Below Eq. (32): The authors wrote "This Chern correlator represents a measure of topological correlation in the system" and then later "the Chern correlator (...) can therefore act as a proxy for the amount of spatial topological correlation in the system". Could the authors *rigorously define* the concept of "topological correlation"? What is topological about these correlations? Why should we care about these correlations (what new/specific informations do they provide)?
 About Fig. 4, the authors wrote "Note that the spectral function exhibits a rich spatial structure, indicating that the correlation within the system can vary a lot depending on the probed frequency". I had difficulties identifying any concrete information that one could get from that result (and the related statement in the text). What do we learn from this rich spatial structure?
 In the concluding paragraph, the authors wrote "All of these quantities can be measured in appropriately tailored circular dichroism experiments." I found that statement very vague.
 In general: It would be useful to clarify (i) what are the physical quantities that are genuinely new in this work, (ii) how they could be measured in practice (what probing field, what detection technique is needed?), and (iii) what new informations/advantages do these new quantities offer (as compared to wellknown quantities such as Hall responses, dichroic signals, Fouriertransformed Berry curvatures, ... ).
Requested changes
See report above.
Anonymous Report 1 on 2022910 (Invited Report)
 Cite as: Anonymous, Report on arXiv:2207.00016v2, delivered 20220910, doi: 10.21468/SciPost.Report.5676
Strengths
1 The paper provides a useful conceptual extensions of the Chern marker formalism, demonstrating that it can be recast in terms of response functions of the system to circularly polarised light. Specifically, the authors define a Chern marker correlator, a Chern marker spectral function, and a nonlocal generalisation of the Chern marker
2 The interpretation of these quantities as response functions provides a straightforward generalisation of the quantities to finite temperature.
3 The proposed quantities are experimentally measurable by probing the response to circularly polarised light.
Weaknesses
1 The data presented in the paper show a few numerically evaluated snapshops of the new quantities, but fall short of a systematic study. As a result, the paper cannot make strong conclusions about the general usefulness of these concepts.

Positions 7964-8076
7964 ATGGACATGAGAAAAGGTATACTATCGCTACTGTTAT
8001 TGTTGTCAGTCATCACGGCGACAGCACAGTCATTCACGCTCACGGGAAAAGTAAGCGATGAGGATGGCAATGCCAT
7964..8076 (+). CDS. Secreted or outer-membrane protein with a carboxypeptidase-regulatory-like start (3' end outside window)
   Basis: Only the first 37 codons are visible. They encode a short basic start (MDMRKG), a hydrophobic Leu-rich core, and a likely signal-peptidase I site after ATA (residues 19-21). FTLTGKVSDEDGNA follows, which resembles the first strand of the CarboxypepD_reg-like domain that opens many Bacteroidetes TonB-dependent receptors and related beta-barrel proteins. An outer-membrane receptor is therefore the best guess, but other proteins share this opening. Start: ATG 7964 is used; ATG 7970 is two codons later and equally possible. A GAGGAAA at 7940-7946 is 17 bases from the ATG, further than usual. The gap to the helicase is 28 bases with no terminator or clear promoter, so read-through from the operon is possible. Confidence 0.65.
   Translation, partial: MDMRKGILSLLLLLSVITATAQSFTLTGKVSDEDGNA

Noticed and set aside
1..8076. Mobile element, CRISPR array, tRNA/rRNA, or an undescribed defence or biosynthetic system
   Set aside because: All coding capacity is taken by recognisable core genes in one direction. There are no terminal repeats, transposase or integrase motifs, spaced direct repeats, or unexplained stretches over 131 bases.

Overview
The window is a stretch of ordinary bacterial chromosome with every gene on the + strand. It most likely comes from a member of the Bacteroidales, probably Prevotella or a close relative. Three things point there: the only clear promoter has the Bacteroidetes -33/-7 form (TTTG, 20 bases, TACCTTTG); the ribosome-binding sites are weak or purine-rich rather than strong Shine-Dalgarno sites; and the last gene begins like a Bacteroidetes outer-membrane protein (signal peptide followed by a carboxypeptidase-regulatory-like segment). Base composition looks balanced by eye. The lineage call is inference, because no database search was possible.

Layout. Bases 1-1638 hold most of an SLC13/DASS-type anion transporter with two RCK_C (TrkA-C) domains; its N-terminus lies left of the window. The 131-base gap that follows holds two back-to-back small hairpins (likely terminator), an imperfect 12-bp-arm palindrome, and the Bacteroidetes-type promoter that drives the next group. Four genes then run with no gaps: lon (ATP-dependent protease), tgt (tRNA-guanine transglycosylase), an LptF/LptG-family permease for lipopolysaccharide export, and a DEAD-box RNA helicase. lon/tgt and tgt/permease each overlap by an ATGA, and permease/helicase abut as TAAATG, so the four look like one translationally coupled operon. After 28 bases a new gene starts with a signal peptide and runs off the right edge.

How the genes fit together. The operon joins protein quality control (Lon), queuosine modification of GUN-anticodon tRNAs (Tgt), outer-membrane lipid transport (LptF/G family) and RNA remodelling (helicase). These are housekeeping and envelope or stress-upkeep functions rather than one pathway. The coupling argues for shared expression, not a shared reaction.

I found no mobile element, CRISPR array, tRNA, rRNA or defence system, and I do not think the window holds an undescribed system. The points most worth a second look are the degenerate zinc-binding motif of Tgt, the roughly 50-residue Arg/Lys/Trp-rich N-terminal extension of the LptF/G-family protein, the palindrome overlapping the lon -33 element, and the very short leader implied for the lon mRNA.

Report
This is a well written paper, which introduces new concepts in the study of realspace Chern markers.
The work provides new tools to investigate topological bands, which I believe satisfies an essential criterion for this journal, to "Open a new pathway in an existing or a new research direction, with clear potential for multipronged followup work".
The potential for an experimental measurement of the proposed quantities is also promising for followup work.
I recommend the paper for publication, subject to minor changes. The authors may with to improve the paper by including a more systematic discussion of the different Chern response functions in different regimes.
Requested changes
1 The Chern insulator model given in equation (29) looks like a version of the twoorbital square lattice model known in the literature on (fractional) Chern insulators, corresponding to the spin polarised version of the model introduced in B. A. Bernevig, T. L. Hughes, and S.C. Zhang, Science 314, 1757 (2006). An original reference should be included.
2 The authors note on page 13 that "the critical exponent of the correlation length ξ ∼ M−ν has been calculated previously from the divergence of Berry curvature". Given that the current paper is about Chern markers, it seems appropriate to also mention that the correlation length exponent has indeed been measured from the behaviour of the Chern marker also, e.g. in Ref. 38.
3 Consider adding more systematic exploration of the different Chern response functions.